Khaled, who lives in Portland, Maine, is trying to get his head and heart around this "unfathomable time." He yearns for news about their mother as Mother's Day approaches, just as he prepares for the birth of his second child, a daughter, who is due any day now.

    Fighting tears to Kathmandu

    Dawn Habash met her husband at an English college. She saw herself as the country bumpkin from Maine. He was the dashing, suave Damascus-born gentleman who'd settled in Saudi Arabia. She fell madly in love and moved there to be his wife.
    "He swept her off her feet," says Yasmine.
    Dawn lived in Saudi Arabia for 12 years, "not an easy place to live as a Western woman," Khaled says. Another testament to her strength.
    In the years since their parents split up, Dawn transformed herself as a yoga and Pilates instructor. Though she kept traveling, she built her new life in Augusta, Maine.
    Recent budget cuts meant a lost job at a wellness center, though, and Dawn seized the opportunity to take a long sojourn in India. By March, summer was descending fast, and she decided to return to Nepal for her fourth visit.
    One of the last people to see Dawn Habesh was an Italian woman who took this photo of her the day before the quake.
    Yasmine last spoke with her mother on April 17. She wishes now the conversation had been less mundane. They talked about Dawn's house and unpaid bills she needed to address.
    No matter. Yasmine looked forward to seeing her mother soon. Dawn had already bought a ticket to leave Nepal on April 29, and Yasmine was planning to pick her up at Boston's Logan Airport. The two would spend 36 hours together in Boston before Dawn would head back home to Maine.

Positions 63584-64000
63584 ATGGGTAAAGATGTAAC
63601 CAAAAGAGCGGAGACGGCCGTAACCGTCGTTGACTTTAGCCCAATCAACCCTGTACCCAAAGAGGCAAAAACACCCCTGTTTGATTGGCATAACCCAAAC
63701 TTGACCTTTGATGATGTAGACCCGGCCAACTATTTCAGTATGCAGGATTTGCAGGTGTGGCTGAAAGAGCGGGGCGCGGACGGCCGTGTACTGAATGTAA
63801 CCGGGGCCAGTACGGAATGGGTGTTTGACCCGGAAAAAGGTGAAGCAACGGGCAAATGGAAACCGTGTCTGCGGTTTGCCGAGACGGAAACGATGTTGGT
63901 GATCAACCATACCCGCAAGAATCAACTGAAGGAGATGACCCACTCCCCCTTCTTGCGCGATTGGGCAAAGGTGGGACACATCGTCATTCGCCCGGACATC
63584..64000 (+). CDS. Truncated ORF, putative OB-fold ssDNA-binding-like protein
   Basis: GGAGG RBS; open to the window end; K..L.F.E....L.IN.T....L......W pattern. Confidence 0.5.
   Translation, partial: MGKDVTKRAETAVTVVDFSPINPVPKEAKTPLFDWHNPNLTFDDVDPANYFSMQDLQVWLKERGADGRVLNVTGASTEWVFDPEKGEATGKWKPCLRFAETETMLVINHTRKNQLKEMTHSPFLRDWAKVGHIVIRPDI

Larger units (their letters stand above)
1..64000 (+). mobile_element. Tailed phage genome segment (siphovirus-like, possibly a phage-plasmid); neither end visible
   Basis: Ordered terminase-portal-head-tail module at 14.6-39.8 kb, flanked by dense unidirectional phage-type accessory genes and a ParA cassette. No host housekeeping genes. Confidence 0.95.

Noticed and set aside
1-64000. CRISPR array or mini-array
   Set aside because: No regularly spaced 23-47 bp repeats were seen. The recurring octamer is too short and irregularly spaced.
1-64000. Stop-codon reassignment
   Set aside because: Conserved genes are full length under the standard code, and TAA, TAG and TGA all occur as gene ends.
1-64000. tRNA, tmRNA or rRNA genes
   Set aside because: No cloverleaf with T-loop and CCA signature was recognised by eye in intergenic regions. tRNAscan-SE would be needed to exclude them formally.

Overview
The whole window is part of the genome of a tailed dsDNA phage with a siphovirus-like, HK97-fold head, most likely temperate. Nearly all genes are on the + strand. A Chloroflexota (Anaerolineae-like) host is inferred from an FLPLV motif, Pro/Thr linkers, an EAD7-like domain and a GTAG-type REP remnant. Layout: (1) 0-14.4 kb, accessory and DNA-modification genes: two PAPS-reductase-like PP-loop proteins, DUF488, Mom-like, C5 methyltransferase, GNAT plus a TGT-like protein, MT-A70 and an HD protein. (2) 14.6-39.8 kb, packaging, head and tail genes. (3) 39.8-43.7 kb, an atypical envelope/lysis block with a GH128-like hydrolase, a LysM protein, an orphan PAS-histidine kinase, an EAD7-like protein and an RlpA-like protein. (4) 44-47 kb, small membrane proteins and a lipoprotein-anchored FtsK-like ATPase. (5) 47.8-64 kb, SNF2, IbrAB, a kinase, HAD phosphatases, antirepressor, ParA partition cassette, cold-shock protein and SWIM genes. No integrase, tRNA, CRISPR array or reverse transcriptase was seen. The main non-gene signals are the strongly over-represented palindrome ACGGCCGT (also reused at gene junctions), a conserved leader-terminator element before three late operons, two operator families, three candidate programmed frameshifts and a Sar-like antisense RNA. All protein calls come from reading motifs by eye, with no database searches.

But April 29 came and went.
    She and her brother set up a Facebook page and posted an iReport to help find their mother and a GoFundMe page to help finance the search.
    Thanks to a Facebook page, Langtang Missing/Found People, they've been able to recreate her path and determine where she was -- within a three-hour walk -- when the quake hit, Khaled says.
    They've heard from people who saw their mom right before she embarked on her journey. They've connected with those who had conversations with Dawn and walked with her along the way. An Italian woman forwarded breathtaking photographs she took of Dawn the day before the quake. Their mother appears serene, looking out at the mountains in the country that's repeatedly called her back.
    "So we know where she was -- exactly where we did not want her to be," Yasmine says. "Based on that information, I wonder if other people would stop searching, but I can't stop."
    Yasmine contacted search-and-rescue experts and asked them to send her a checklist of everything she would need to go to a disaster zone. Tent. Stove. Fuel. Food. Medicine.
    She has with her a few clothing items of her mother's -- a sports bra and two kurtas, the long Indian shirts women wear -- to assist search dogs, in case she finds a team to help her.
    Before leaving the United States, she messaged her boyfriend and asked if he would join her. The answer was immediate: "Yes."
    Even though she's exactly where she needs to be, Yasmine fought tears all the way to Kathmandu.

    Doing all she can

    Yasmine will board a helicopter early Wednesday to fly to Langtang. She will be dropped off at around 11,000 or 12,000 feet, her brother says, his only worry being how well she adjusts to the altitude.
    She has enough supplies to last her a week. She is not sure what she will do to survive after that.
    But she knows one thing. She cannot give up.
    And her brother sits in Maine, his phone beside him, awaiting her every call and satellite text.
    "I don't know how I will leave that area without her," Yasmine says. "I don't think I can."
    She gazes again at the moon, full just two days ago and becoming smaller by the hour.
    She's bracing herself for what she might find in Langtang. Her only comfort now is that she's doing everything possible to bring their mumma home.